31 miles (50 km) – Total so far: 290 miles (467 km)
Fortunately, by 6:00 the threatened rain hadn’t come and so I started up the mountain. I confess stopping for breath no more than 500 feet from my starting place. I was deeply concerned about how tired I was already and was seriously considering taking a rest day before trying this climb. Overcoming my reluctance I set out again. To my delight, I realized that the switchbacks in Afton are much worse than the merely ridiculously steep sections of the blue ridge parkway. I decided to implement a strategy of stopping for pictures every few hundred feet and taking my sweet time to get up the mountain.
Having crested the first peak, on my next vertical section, I found a couple cool distractions. First, a mountain stream. Having had Giardia twice in my life already, and working under the assumption that the body builds up a tolerance to such things, I happily sipped away at this cool, pure stream. I should point out that both times I had Giardia was related to sanitation in cities in the developing world, and not related to drinking from mountain streams. I firmly believe that many of us equate nature with “germs”, “toxic” and “gross”, when in fact the exact opposite is true. I’ll continue drinking directly from mountain streams, thank you very much. Though… to be fair, only if I can identify they probably don’t go through a town or hiking trail first.
After the stream, I saw a sign for “Greenstone Trail.” Liking both the color green, stones, as well as reasonable combinations of the two, I decided to take a gander. Thanks to Mike Z for pointing out after my last post I should be stopping to smell the roses more often. Or in this case, taste the lichen.
Enough lollygagging. Onward and upward. And upward. And upward.
Bald mountain is the end of the serious climbing. There’s a little bit of up and down to get to highway 56 and turn towards Vesuvius. I had a fantastic time climbing this mountain. A total of about 4,000 up with 1,000 down from bottom to top.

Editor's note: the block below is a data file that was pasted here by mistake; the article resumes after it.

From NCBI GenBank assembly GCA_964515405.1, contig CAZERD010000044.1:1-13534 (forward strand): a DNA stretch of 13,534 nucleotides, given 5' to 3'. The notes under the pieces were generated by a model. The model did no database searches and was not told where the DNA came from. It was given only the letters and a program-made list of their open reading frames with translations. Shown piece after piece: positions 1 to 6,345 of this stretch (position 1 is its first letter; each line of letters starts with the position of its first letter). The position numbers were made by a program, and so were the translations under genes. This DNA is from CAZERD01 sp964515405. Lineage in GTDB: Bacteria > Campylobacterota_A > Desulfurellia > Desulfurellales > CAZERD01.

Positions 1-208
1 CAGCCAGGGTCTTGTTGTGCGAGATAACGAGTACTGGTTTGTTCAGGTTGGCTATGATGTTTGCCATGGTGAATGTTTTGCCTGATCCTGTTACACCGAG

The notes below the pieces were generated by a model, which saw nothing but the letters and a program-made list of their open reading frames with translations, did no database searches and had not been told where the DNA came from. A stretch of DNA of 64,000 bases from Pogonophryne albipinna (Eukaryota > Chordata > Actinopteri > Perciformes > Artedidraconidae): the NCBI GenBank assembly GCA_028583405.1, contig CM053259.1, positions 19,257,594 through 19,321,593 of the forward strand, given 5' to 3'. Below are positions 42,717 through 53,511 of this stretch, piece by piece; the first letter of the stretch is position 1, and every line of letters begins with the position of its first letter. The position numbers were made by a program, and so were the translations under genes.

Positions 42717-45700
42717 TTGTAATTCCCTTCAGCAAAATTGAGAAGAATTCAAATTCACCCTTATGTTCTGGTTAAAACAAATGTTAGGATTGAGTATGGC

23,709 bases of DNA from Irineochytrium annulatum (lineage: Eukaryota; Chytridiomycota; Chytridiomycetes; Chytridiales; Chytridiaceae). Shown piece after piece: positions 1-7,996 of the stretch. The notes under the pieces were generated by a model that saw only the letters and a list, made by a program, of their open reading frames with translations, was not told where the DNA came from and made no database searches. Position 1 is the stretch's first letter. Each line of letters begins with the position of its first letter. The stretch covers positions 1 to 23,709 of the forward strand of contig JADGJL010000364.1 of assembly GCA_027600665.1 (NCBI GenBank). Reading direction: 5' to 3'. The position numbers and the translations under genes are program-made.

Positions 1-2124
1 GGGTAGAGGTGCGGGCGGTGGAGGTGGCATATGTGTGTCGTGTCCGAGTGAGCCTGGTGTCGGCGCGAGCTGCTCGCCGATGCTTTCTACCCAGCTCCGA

I had promised myself that I would rest after cresting the mountain. Also, I’m trying to do *less* planning and see what comes along. Lo and Behold! Just 5 minutes into my descent I came across a lovely mountain B&B. A quick call to the innkeepers reveals that yes, they have room. Yes, they serve dinner and breakfast. Yes, they can make me a lunch basket. Since they were still away getting supplies they told me to go to a cabin and make myself at home until they showed up. I am now rested, showered, well-fed, mountain climbed, and happy. In about an hour I’ll be enjoying an almond crusted trout dinner. I suspect it will be better than the mac & cheese I had last night.
4 thoughts on “Day 5: Elevation: Afton, VA to Vesuvius VA”
Other animals besides Homo sapiens can spread Giardia. I wouldn’t drink from a mountain stream unless I were confident that there were no mammals around and that no mammals of any kind had passed by, or had passed by anywhere up stream. Wikipedia says, “In the U.S., outbreaks [of Giardia] typically occur in small water systems using inadequately treated surface water.”
I’m thinking “strong, powerful, enduring quads” thoughts, and sending those thoughts directly to your legs via psychic astral instant messaging.
May the Force be with you, and may red-neck assholes in pickup trucks realize that you are not the cyclist they’re looking for.
Oh that sounds like a great day. A big climb (bigger for sure are to come) followed by the comforts of a nice B&B.
I’m curious about your bike. For me, recumbents have been in the same category as bow ties: sure, you can do it, but what’s the point. But I found your rationale for going with a recumbent to be interesting. How’s it working out?
I’m loving the ‘bent so far. It has two big advantages:
1)The head angle allows me to see more of the scenery by default instead of having to intentionally look around.
2)My wrists, shoulders, and unmentionables are all perfectly fine. No soreness.
The much talked about uphill disadvantage hasn’t materialized yet. I’m finding the climbing challenging, but doable. Just takes a steady rhythm in a low gear. I don’t have a number on, so no big deal if it takes a while.